Rotating magnetic disks have been the major technology for scratch and secondary storage for decades, so it was deemed important in this study to understand whether or not it can continue in that role into the Exascale regime, and discussions were held with leading disk firms, along with compilations of relevant historical data[2]. Disks have several major properties that need to be tracked: capacity, transfer rate, seek time, and power. Table 6.6 lists projections of these properties for three classes of disk drives: Consumer: high volume disks where capacity and cost is paramount. 122

100,000

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Figure 6.28: Disk capacity properties. Enterprise: disks where seek and transfer time is paramount. Handheld: disks where power and small size for embedded applications are paramount.

6.4.1.1

Capacity

To put these projections in perspective, Figure 6.28 graphs both historical and projected capacity. As can be seen, 10X growth over about 6 year periods seems to have been the standard for decades. Assuming that the basic unit of secondary storage for data center class systems is an exabyte, then depending on the type of drive, between 83 thousand and 1.3 million drives of 2014 vintage are needed per exabyte. Consumer drive technology, with its emphasis on capacity, requires the fewest drives, and handhelds the largest. Any additional drives for ECC or RAID are not counted here, so these numbers are optimistically low. Also not studied here is the actual physical volume needed for such drives. 6.4.1.2 Power

Another major parameter is power. Figure 6.29 projects the active power in MW for an exabyte of disks of each class. In 2013-2014, the range is between 0.8 and 3.8 MW, with enterprise class taking the most power (bigger drive motors to run drives faster). We note that the power numbers here are for the drives only; any electronics associated with drive controllers needs to be counted separately. Again ECC or RAID is not considered, so real numbers would be higher. 123

#Drives per Exabyte (Millions)

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Figure 6.29: Disk power per Exabyte.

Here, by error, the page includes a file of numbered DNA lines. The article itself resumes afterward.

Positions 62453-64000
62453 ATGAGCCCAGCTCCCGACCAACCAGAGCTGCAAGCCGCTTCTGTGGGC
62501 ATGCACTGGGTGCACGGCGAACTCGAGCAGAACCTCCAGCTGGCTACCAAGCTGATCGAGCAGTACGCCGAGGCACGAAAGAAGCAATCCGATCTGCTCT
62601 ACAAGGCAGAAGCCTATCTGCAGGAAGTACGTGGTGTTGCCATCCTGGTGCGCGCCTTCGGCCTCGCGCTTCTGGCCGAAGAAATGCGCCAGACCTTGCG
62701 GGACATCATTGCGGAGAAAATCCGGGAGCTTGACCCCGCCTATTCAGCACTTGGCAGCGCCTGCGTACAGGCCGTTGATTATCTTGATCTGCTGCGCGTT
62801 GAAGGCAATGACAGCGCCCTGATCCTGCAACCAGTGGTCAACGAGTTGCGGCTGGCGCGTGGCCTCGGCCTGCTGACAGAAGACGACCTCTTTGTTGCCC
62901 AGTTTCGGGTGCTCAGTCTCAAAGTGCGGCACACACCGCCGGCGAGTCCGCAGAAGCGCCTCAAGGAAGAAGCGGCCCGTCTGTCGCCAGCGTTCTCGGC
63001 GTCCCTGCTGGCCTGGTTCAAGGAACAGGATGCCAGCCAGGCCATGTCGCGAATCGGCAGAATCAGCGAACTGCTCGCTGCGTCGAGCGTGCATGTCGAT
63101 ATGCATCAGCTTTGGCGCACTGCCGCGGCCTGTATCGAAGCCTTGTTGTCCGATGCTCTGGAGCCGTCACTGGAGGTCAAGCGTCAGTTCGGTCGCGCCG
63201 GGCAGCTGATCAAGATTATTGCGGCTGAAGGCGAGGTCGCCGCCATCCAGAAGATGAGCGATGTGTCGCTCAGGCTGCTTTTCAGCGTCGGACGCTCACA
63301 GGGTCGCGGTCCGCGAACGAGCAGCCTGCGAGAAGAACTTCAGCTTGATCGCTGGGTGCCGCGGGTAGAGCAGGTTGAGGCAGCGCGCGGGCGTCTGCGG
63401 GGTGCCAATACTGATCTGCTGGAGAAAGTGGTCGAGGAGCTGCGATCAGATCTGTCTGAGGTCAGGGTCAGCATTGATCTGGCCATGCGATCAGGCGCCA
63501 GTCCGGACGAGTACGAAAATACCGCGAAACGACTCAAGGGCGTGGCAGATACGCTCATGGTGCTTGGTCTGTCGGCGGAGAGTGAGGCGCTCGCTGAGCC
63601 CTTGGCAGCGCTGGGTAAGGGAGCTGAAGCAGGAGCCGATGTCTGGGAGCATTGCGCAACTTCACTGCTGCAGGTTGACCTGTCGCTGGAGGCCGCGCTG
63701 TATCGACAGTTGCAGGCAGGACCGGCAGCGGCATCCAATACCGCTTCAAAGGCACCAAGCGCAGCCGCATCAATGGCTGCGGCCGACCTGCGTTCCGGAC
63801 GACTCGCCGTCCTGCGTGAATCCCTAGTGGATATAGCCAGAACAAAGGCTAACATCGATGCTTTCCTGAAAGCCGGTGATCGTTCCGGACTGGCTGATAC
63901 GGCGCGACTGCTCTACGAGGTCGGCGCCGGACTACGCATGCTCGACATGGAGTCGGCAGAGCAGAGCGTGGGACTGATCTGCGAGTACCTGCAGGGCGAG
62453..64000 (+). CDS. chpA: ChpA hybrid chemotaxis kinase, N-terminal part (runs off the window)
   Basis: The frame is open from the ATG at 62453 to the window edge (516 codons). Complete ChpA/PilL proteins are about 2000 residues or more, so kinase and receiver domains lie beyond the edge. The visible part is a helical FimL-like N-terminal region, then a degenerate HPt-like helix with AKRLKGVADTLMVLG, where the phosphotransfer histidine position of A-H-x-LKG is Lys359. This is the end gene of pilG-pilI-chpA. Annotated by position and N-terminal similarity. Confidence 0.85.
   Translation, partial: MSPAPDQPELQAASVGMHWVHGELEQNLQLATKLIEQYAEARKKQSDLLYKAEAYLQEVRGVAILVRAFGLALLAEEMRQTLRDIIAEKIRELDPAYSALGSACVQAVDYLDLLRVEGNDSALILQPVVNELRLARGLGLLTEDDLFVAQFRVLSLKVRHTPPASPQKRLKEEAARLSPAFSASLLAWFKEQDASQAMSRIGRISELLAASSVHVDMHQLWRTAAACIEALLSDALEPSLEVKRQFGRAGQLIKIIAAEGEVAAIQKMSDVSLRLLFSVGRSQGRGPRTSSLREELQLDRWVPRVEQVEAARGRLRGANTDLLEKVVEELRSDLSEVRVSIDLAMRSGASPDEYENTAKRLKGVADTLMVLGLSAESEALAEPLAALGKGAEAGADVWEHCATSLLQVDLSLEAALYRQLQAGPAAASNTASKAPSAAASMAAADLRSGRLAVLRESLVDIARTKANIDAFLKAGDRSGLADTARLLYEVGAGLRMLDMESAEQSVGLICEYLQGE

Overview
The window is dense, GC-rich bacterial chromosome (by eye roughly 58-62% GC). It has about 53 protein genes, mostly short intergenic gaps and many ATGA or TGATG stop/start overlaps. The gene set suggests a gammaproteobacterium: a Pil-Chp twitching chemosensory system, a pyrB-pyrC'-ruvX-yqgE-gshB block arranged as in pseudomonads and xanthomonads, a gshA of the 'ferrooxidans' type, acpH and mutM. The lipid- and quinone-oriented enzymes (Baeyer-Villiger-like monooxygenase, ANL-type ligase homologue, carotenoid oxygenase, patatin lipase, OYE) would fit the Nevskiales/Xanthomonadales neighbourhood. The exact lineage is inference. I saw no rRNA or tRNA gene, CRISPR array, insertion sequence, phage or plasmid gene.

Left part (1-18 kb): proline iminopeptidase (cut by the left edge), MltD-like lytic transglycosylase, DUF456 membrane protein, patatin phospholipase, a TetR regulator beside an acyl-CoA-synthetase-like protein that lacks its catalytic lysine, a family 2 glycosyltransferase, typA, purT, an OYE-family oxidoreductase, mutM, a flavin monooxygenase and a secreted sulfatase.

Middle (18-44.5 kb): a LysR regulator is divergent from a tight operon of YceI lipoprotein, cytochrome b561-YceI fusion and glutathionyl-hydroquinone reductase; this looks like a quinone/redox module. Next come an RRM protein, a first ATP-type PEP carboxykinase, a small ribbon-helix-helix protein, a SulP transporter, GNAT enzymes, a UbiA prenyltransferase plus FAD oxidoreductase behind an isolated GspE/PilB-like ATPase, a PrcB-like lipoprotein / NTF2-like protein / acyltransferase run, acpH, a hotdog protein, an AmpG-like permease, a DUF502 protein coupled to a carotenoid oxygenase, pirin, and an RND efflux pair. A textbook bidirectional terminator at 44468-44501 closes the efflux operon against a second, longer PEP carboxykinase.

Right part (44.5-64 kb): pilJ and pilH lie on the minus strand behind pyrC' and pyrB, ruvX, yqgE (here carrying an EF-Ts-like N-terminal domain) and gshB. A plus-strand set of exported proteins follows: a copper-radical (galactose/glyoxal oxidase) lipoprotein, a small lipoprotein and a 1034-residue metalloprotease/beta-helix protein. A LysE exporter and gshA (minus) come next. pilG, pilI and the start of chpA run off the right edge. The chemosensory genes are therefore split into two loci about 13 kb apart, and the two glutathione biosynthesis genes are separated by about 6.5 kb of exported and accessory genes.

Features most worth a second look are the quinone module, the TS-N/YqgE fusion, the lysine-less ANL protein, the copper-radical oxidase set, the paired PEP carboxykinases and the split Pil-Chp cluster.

Data Transfer Rate (Gbps)

4.5 4.0

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3.5 3.0 2.5 15 2.0 1.5 1.0 5 0.5 0.0 2007 2008 2009 2010 2011 2012 2013 2014 0 2015 10 20

Consumer Data Rate Consumer Time to PB

Enterprise Data Rate Enterprise Time to PB

Handheld Data Rate Handheld Time to PB

Figure 6.30: Disk transfer rate properties.

124

Time to Move 1 PB (sec)

1.E+06 1.E+05 1.E+04 1.E+03

$ per GB

1.E+02 1.E+01 1.E+00 1.E-01 1.E-02 1.E-03 1980

1985

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Figure 6.31: Disk price per GB. 6.4.1.3 Transfer Rate and Seek Time

The transfer rate of a drive provides one part of the overall bandwidth capabilities of a single drive. This transfer rate is defined as the maximum data rate that data can be streamed from a drive, given little or no head seeks. Achieving such rates requires data to be transferred in large (multiMB) segments, and to be physically recorded in optimal places on a drive so that when one block is read, the next block to hold the next relevant chunk of data is directly under the disk heads. For each of the three classes of drives, Figure 6.30 provides projections of the maximum transfer rate under the above conditions. Of course, in real systems the number of seeks and the average seek time become a dominating consideration, especially for file systems with many small files. In general, the average seek time is proportional to the rotational rate. Unfortunately, as shown in Table 6.6 this rate seems essentially flat for all classes of machines, meaning that future drives of any class will not respond to seek requests any faster than they do today. This will become a huge problem, especially for searching directories and accessing many small files.

6.4.1.4

Time to Move a Petabyte